By Jeff Capellini, WFAN.com
NEW YORK (WFAN) — With the advent of websites like Spreecast and UStream armchair quarterbacks everywhere can now take their opinions global. I see it all the time among Jets fans. They group a bunch of friends together and take their best shot putting together an online show they hope will draw interest.
Basically anyone with a camera on their computer can try it, and while it won’t be anywhere near as professionally produced as what WFAN does on the Yes Network, technology has afforded the neophyte an inexpensive way to get his or her voice heard “on the air,” so to speak.
Nick Spano was one of those guys, but now he’s taken it to another level. The West Harrison, N.Y. native has created an online show dedicated to the Jets. And before you say how good could it be? Imagine a scenario where five friends get together, talk about their favorite sports team and then bring on members of that team in force. Sounds familiar, right? It sounds like what any number of professional sports outlets do. But the difference here is “Flight 5 Live” is a completely fan-driven show, with no agenda other than to connect those with no voice to those who make the magic happen during the NFL season.
Every Friday night at 7 p.m. on the Zedalza Entertainment Network, Spano and his crew of diehards produce an online show that is 100 percent about the Jets, and it’s taking off as we speak.
As much as we live in a society that demands people take their best shot and then turns around and criticizes that effort until the cows come home, what the Flight 5 Live crew have done is create about as close to a real life NFL talk show online experience as you will find, this side of what the true professionals who get paid the big bucks do on a weekly basis.
To put it plainly, Flight 5 Live gets it right. Spano, his brother, William, Frank Vittorini, Brian Imbemba and Kristine Reese tackle the pressing issues going on around the Jets and they do it in a manner that doesn’t necessarily scream “fan,” even if those asking the questions and talking the talk are nothing but precisely that. They do it with a passion that displays both football knowledge and an undying devotion to the Jets and all they are supposed to stand for. These aren’t cheerleaders. These are five people who wouldn’t hesitate to bash the hell out of something the Jets have done, while on the flip side lauding what truly deserves to be praised.
Despite the fandom, there’s definite objectivity, which makes the show all that more attractive. And on top of that, each hour doesn’t just feature a group of people sitting around drinking beers and making jokes. Now, while I’m sure we may see some of that at some point, the strength of this show so far, in addition to the professionalism displayed by five individuals without any true on-camera sports journalism training, is the high quality of guests they have hooked and the ambition they’ve used to make the production different and always with something new to offer.
Flight 5’s creator and show moderator, Nick Spano, recently shared his vision with WFAN, where he used to be an intern. Nick is a force on Twitter and well-versed in all things Jets, despite the fact that he’s just 22 years old. And while he wasn’t around for doomsday days of the 1970s or the largely hit or miss era that was the 1980s, he’s got a very firm grasp on what the Jets have been about over the last 20-plus years.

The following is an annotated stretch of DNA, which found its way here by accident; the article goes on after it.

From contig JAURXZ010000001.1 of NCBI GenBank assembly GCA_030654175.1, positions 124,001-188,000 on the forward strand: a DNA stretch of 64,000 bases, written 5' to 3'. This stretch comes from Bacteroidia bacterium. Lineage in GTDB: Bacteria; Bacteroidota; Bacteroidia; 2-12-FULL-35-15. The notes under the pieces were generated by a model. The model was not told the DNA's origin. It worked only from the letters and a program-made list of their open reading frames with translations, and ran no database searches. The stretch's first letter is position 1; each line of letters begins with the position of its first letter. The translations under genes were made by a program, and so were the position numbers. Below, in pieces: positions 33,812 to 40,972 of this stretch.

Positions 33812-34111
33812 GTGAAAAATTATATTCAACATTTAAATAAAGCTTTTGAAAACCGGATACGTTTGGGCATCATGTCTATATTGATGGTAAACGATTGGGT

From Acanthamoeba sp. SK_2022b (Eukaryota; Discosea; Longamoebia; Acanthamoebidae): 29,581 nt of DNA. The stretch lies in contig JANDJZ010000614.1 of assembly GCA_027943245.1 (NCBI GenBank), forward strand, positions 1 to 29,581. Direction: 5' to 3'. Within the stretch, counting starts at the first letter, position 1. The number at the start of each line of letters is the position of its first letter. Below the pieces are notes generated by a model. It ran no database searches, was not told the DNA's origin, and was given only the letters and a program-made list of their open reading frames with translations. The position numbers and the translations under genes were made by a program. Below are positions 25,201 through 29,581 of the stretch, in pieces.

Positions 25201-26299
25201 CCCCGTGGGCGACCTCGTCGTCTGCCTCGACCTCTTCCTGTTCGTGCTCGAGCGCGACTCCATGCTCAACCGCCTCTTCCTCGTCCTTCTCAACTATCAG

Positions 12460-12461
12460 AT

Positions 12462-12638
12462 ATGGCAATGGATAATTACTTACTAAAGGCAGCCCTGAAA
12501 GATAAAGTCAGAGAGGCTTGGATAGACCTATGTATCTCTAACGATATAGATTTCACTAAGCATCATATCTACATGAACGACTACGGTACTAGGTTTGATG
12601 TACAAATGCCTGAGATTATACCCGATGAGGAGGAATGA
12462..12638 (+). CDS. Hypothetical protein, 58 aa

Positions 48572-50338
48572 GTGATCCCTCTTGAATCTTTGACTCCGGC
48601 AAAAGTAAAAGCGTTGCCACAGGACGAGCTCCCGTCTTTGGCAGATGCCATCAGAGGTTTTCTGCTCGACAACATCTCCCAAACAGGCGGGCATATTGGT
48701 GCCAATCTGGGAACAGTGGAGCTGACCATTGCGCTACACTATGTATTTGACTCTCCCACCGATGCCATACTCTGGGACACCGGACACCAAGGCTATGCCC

Not long ago, Spano and Vittorini created a website called FloppingOut.com, a sort of clone of the extremely popular and successful Deadspin.com. The site looks at sports from a true entertainment perspective, as in how athletic competition often goes hand-in-hand with the TMZ-style culture we’re living in — lots of humor, lots of sarcasm and plenty of the bizarre.
Spano then expanded, opting to bring the idea of FloppingOut to a more visual medium. He hooked up with Zedalza out of Port Chester, N.Y., and created an NFL Draft show, which aired online on April 26. The response was positive enough to get him thinking of a show exclusively about the Jets.
“What better thing is there than to talk about the Jets? We thought about doing the entire NFL, but it was too broad. We narrowed it down to just the Jets and we wanted to basically be the main outlet to the fans on Twitter. We didn’t want to be a media head, preaching to them. We almost, like, wanted to give the fans a chance to call in and have their own show and they could interact any way they wanted,” Spano said.
“When we did FloppingOut our biggest traffic generator was video. With this we saw the production of it. This show isn’t a ‘serious’ Jets show; it’s just a Jets show.”
A Jets show that affords personalities that wouldn’t normally have the opportunity to express themselves, to do just that. In addition to the guests and the banter, the show has skits and plenty of opportunity for fans to either call in or Skype in and offer their questions and opinions. And in case you miss it live, the entire show and each segment is quickly available on the website.
“We want the show to be more about content than us fooling around and personalities taking over. I mean, we’re funny, but it all happens due to the nature of the show. We want it to be about what’s really going on with the Jets. We feel our opinions are as informed as any out there and we want to give the fans the opportunity to interact and express their opinions,” Spano said.
The rest of the Flight 5 Live crew is made up of individuals from differing backgrounds, but each has that one thing in common, their love for that football team that wears green and white and, more often than not, always drives its fans crazy.
Vittorini works in social media. William Spano is an assistant golf pro at a Westchester County club. Imbemba is a CPA in New Jersey. Reese is a Broadway actress who also writes for various sports-related websites.